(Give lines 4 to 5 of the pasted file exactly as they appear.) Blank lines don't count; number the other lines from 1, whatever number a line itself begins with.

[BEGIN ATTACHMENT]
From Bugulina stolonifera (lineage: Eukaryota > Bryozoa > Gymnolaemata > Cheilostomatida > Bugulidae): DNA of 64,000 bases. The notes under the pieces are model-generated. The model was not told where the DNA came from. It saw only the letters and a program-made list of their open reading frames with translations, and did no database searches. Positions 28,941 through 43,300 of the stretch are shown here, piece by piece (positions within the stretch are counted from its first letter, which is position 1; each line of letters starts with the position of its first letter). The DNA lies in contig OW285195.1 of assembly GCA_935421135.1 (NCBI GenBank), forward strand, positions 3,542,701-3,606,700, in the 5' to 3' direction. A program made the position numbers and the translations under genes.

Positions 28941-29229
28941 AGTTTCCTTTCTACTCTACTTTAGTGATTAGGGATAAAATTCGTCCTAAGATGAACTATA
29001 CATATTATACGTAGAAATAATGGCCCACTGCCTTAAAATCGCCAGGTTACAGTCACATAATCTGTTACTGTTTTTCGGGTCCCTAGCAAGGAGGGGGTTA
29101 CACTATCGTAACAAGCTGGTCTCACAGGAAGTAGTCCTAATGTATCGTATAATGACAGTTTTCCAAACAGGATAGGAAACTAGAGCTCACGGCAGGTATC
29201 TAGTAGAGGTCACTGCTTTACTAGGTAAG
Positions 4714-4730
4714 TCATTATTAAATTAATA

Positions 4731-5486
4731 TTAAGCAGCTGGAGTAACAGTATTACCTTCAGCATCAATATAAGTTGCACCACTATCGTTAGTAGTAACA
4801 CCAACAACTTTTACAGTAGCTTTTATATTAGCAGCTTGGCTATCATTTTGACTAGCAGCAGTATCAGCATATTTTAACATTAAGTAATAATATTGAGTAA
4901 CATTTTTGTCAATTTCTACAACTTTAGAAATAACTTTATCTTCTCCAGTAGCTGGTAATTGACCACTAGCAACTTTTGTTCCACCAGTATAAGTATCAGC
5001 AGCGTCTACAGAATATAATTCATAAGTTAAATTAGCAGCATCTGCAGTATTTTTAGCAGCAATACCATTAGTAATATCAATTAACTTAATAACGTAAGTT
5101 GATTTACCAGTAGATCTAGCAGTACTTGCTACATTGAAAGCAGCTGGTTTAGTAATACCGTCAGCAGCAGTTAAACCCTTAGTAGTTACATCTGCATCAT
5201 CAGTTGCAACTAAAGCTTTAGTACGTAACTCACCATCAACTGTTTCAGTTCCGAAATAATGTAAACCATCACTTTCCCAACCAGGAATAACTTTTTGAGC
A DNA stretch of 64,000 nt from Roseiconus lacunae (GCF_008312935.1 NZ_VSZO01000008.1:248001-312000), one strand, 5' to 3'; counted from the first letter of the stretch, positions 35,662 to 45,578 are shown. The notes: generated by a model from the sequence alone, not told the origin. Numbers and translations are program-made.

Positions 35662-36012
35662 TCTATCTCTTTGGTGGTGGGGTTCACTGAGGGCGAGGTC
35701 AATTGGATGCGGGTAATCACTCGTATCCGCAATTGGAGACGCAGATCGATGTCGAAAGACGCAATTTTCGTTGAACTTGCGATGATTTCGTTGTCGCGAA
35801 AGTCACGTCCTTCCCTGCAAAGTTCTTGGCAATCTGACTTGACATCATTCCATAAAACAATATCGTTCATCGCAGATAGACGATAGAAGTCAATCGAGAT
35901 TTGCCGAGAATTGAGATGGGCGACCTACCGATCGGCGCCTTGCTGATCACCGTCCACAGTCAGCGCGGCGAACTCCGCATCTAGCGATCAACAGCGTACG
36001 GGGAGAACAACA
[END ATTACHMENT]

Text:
29001 CATATTATACGTAGAAATAATGGCCCACTGCCTTAAAATCGCCAGGTTACAGTCACATAATCTGTTACTGTTTTTCGGGTCCCTAGCAAGGAGGGGGTTA
29101 CACTATCGTAACAAGCTGGTCTCACAGGAAGTAGTCCTAATGTATCGTATAATGACAGTTTTCCAAACAGGATAGGAAACTAGAGCTCACGGCAGGTATC